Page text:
Chances are pretty high that if you or someone you know played sports growing up, you’re familiar with Wilson Sporting Goods.
Founded in 1913 as Ashland Manufacturing Company, the Chicago-based brand makes equipment for just about every sport under the sun, including but not limited to: tennis, golf, basketball, soccer, football, baseball, badminton, softball, racquetball and squash.
The company’s 140-person facility in Ada, Ohio, makes more than 500,000 footballs by hand annually, including every single iteration of “The Duke” utilized throughout the NFL. Wilson provides the official ball for the NBA, NFL, U.S. Open, French Open, WNBA, AVP, NCAA basketball and Basketball Africa League. Wilson sponsors some of the largest and most-successful athletes on the planet including Roger Federer, Serena Williams, Trae Young, Russell Wilson, Mookie Betts and Liz Cambage.
Yet while the company has been around for 108 years, it wasn’t until recently Wilson decided it was time to tell its story.
“There’s been zero reinvention—it’s just like a reawakening and it starts from within,” says Gordon Devin, Wilson president of sportswear. “It’s really about reminding us all of what’s happened over those 108 years, why this is the No. 1 sporting goods company in the world and all of these amazing attributes that make Wilson what it is.
“For me, it’s more of why haven’t we already done it? There is a Buddhist question, which is ‘When is now the right time?’ So now is the right time. It’s just because we haven’t already done it.”
While Wilson has been supporting athletes and their on-field endeavors for more than a century, the brand realized it was time to further that support off the field and court as well. In May 2021, Wilson introduced its first premium sportswear collection featuring both retro and contemporary styles for men and women. The brand will continue to double down in this area with upcoming tennis-inspired and golf apparel collections available this spring and summer, respectively.
To help tell its story, especially to consumers, Wilson opened its first brick-and-mortar store in Chicago in July 2021 and christened its flagship store in New York City in January. Wilson, which also has two stores in China, plans to have six stores in the U.S. up and running by the end of the year.
“Wilson’s been in and out of soft goods and apparel,” Devin says. “It’s had moments when it’s been good and it’s had moments when it hasn’t really been anything to write home about. We know that our biggest opportunity to unlock the value of the brand is to move it into product categories that are used more frequently by athletes.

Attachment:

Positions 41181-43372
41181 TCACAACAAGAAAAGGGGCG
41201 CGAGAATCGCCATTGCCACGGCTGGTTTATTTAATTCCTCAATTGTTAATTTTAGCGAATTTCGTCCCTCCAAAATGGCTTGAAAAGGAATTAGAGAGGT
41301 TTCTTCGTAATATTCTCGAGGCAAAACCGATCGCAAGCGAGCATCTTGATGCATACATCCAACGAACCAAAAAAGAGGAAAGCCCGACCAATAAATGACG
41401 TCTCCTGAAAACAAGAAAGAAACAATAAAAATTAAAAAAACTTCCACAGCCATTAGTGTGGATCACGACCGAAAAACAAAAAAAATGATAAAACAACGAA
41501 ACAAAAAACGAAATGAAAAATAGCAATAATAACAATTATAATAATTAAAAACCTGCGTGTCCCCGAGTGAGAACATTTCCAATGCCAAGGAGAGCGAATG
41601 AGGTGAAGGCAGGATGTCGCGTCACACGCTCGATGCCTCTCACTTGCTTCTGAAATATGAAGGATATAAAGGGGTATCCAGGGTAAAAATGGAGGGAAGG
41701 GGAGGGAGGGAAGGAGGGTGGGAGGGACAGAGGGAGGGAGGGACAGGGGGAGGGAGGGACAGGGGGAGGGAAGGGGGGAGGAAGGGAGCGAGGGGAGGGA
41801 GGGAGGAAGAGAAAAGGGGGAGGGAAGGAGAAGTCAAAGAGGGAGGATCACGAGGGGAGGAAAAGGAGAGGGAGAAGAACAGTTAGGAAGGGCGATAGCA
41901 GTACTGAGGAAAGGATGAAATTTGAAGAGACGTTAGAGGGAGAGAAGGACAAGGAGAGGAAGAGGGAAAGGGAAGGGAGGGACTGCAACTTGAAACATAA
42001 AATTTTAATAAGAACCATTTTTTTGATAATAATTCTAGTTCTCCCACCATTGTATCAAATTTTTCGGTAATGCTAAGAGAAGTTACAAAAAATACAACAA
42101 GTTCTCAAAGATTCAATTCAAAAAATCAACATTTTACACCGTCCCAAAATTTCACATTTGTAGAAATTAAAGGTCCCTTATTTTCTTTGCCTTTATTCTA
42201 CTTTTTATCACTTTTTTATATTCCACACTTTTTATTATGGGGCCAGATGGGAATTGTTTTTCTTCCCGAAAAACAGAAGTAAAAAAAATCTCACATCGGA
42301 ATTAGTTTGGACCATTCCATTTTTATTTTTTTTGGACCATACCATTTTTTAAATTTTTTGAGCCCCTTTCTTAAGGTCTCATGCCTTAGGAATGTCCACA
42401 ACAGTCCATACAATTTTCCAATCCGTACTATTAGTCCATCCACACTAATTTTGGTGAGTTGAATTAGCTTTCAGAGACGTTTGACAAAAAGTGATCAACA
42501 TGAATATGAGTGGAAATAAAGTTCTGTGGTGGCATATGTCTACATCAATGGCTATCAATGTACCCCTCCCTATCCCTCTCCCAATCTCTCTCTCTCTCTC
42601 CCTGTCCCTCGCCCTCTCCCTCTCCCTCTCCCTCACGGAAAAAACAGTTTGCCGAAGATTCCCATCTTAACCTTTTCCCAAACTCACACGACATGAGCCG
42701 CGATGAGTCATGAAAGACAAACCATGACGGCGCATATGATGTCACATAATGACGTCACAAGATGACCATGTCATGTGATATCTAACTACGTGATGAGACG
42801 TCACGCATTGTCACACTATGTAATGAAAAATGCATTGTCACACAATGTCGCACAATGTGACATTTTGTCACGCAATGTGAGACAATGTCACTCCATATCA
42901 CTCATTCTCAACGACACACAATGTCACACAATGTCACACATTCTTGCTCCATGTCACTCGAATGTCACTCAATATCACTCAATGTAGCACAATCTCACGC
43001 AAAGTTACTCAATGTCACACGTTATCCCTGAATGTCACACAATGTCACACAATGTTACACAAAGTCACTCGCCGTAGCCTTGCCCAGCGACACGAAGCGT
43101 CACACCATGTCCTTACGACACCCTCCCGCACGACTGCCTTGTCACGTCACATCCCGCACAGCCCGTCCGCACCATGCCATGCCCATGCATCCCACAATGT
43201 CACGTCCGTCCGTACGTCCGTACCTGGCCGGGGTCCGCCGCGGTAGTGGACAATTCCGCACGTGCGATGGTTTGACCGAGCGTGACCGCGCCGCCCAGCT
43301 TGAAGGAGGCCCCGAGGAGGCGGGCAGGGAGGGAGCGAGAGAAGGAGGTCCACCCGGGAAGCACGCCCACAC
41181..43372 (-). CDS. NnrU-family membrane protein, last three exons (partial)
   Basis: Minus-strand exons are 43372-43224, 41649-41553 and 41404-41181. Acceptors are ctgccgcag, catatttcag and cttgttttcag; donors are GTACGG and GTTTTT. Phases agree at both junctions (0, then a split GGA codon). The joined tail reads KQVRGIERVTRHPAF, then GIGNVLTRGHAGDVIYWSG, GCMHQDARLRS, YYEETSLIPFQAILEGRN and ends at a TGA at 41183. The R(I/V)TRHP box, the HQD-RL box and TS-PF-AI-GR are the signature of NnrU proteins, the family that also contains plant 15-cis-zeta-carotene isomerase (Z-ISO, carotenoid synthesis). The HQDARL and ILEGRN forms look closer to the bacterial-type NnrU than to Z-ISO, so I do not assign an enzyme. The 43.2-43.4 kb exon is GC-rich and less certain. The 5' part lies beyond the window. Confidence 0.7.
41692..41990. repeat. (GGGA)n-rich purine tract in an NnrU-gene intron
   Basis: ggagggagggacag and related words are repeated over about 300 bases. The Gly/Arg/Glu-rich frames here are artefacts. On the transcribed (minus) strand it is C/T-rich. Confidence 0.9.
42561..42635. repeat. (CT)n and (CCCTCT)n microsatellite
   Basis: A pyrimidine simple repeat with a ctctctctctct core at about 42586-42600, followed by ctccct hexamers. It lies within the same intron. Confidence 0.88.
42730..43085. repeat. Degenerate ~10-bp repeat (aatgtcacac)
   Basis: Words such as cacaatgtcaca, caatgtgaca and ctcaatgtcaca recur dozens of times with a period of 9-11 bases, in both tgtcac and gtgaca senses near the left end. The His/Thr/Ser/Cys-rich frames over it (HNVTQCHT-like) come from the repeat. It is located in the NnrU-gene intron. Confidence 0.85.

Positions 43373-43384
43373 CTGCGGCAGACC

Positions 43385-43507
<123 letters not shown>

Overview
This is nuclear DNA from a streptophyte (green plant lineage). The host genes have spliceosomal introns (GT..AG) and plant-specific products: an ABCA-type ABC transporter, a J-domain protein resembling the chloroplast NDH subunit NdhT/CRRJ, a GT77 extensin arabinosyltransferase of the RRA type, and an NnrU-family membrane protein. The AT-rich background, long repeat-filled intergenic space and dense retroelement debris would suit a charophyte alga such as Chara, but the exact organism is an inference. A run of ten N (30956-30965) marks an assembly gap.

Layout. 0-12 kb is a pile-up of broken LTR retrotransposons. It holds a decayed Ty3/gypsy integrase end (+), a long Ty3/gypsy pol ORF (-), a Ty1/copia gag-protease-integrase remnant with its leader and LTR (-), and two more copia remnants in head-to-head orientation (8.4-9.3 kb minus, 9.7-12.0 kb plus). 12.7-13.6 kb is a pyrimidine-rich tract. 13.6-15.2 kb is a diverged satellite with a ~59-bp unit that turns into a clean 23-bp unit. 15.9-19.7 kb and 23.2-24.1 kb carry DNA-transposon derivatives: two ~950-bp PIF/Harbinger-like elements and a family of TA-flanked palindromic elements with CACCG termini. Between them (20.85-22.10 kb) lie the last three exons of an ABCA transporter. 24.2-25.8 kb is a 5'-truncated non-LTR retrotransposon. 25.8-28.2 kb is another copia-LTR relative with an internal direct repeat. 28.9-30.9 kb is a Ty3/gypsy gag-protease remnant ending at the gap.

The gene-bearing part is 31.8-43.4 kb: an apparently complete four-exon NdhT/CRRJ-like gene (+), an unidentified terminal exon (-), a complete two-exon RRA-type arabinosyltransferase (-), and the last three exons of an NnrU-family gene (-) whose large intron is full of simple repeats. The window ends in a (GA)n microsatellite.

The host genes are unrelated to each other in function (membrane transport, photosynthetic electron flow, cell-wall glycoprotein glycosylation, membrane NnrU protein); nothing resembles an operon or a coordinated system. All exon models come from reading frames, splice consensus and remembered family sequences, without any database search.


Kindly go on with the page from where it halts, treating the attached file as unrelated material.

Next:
“It’s great that athletes use our racquets, basketballs and footballs, but they’re used relatively infrequently and they’re purchased relatively infrequently, so our opportunity is we already have a great relationship with those athletes so let’s give them more of what they love.”
Wilson gave NBA players more of what they love when it returned as the league’s official basketball manufacturer for the 2021-22 season after 37 years, in time for the league’s celebratory 75th anniversary. Coinciding with the return to the NBA, Wilson also added Jamal Murray and Young as advisory staff members to help playtest, provide feedback and collaborate on Wilson basketball products.
“Premium partners like the NBA, NFL, AVP and NCAA are critical to our success,” says Kevin Murphy, Wilson general manager of team sports. “And we’re really proud of those partnerships because it’s basically an acknowledgement that you make the best product that goes on the field or court.”
Wilson has been a subsidiary of Amer Sports since 1989. In 2019, former Lululemon founder Chip Wilson purchased 20% of Amer Sports, which also owns Arc’teryx, Salomon, Atomic Ski, Peak Performance. Wilson Sporting Goods’ annual revenue has been estimated between $458.6 million and $518.9 million by various data and analytics companies.
Debating whether Wilson’s coming out party should have been done on its 50th or 100th anniversary is playing Monday morning quarterback. The company, while paying homage to its history and legacy, is focused on today and tomorrow.
“Our company’s changed in a major way in the past 24 months or so,” Murphy says. “We had a change in ownership of course, but the biggest change to me is that we have become more brand-centric where previously we were a portfolio-driven company. We’re so much more willing to take risks that it’s liberated us.
“I think we have a lot of good things coming together at the right time that’s going to help elevate us across all of our categories.”